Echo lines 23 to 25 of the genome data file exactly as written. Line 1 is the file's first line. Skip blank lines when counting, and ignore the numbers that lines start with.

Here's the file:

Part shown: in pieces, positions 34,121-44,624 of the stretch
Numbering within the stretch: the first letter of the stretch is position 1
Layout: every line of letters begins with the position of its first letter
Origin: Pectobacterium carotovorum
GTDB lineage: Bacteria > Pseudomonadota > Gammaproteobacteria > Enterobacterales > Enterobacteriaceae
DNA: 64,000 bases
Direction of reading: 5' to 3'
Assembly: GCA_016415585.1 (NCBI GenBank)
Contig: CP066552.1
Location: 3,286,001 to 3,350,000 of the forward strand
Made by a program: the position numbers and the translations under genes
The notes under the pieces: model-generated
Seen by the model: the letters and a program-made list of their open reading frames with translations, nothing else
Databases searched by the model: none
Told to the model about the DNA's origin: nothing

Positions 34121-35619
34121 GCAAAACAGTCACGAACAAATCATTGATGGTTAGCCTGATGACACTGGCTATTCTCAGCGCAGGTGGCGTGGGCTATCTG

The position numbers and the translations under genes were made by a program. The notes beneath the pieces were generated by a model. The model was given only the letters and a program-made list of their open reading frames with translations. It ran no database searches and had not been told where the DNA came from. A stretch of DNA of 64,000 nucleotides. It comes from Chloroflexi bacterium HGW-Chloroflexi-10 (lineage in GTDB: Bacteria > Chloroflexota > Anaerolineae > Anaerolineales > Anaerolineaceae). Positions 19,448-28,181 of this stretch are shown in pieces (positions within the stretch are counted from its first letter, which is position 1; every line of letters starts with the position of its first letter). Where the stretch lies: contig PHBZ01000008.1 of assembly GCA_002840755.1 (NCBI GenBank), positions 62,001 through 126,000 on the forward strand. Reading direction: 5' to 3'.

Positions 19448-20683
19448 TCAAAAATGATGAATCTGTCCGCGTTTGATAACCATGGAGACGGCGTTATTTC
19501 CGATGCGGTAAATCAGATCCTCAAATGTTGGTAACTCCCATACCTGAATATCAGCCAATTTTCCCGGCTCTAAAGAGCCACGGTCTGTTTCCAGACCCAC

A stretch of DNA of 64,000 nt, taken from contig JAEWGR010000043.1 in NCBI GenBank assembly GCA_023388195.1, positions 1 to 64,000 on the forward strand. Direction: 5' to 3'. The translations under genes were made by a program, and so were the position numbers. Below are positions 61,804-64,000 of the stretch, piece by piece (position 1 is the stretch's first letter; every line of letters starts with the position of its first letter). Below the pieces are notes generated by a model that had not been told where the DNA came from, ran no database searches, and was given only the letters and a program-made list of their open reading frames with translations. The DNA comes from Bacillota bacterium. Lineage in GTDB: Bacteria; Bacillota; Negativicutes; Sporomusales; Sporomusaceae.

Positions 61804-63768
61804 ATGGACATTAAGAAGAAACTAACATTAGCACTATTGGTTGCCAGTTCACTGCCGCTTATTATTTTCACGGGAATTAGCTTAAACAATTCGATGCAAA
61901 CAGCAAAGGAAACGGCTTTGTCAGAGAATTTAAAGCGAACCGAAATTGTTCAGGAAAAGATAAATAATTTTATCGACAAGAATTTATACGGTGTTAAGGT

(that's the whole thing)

Positions 61804-63768
61804 ATGGACATTAAGAAGAAACTAACATTAGCACTATTGGTTGCCAGTTCACTGCCGCTTATTATTTTCACGGGAATTAGCTTAAACAATTCGATGCAAA
61901 CAGCAAAGGAAACGGCTTTGTCAGAGAATTTAAAGCGAACCGAAATTGTTCAGGAAAAGATAAATAATTTTATCGACAAGAATTTATACGGTGTTAAGGT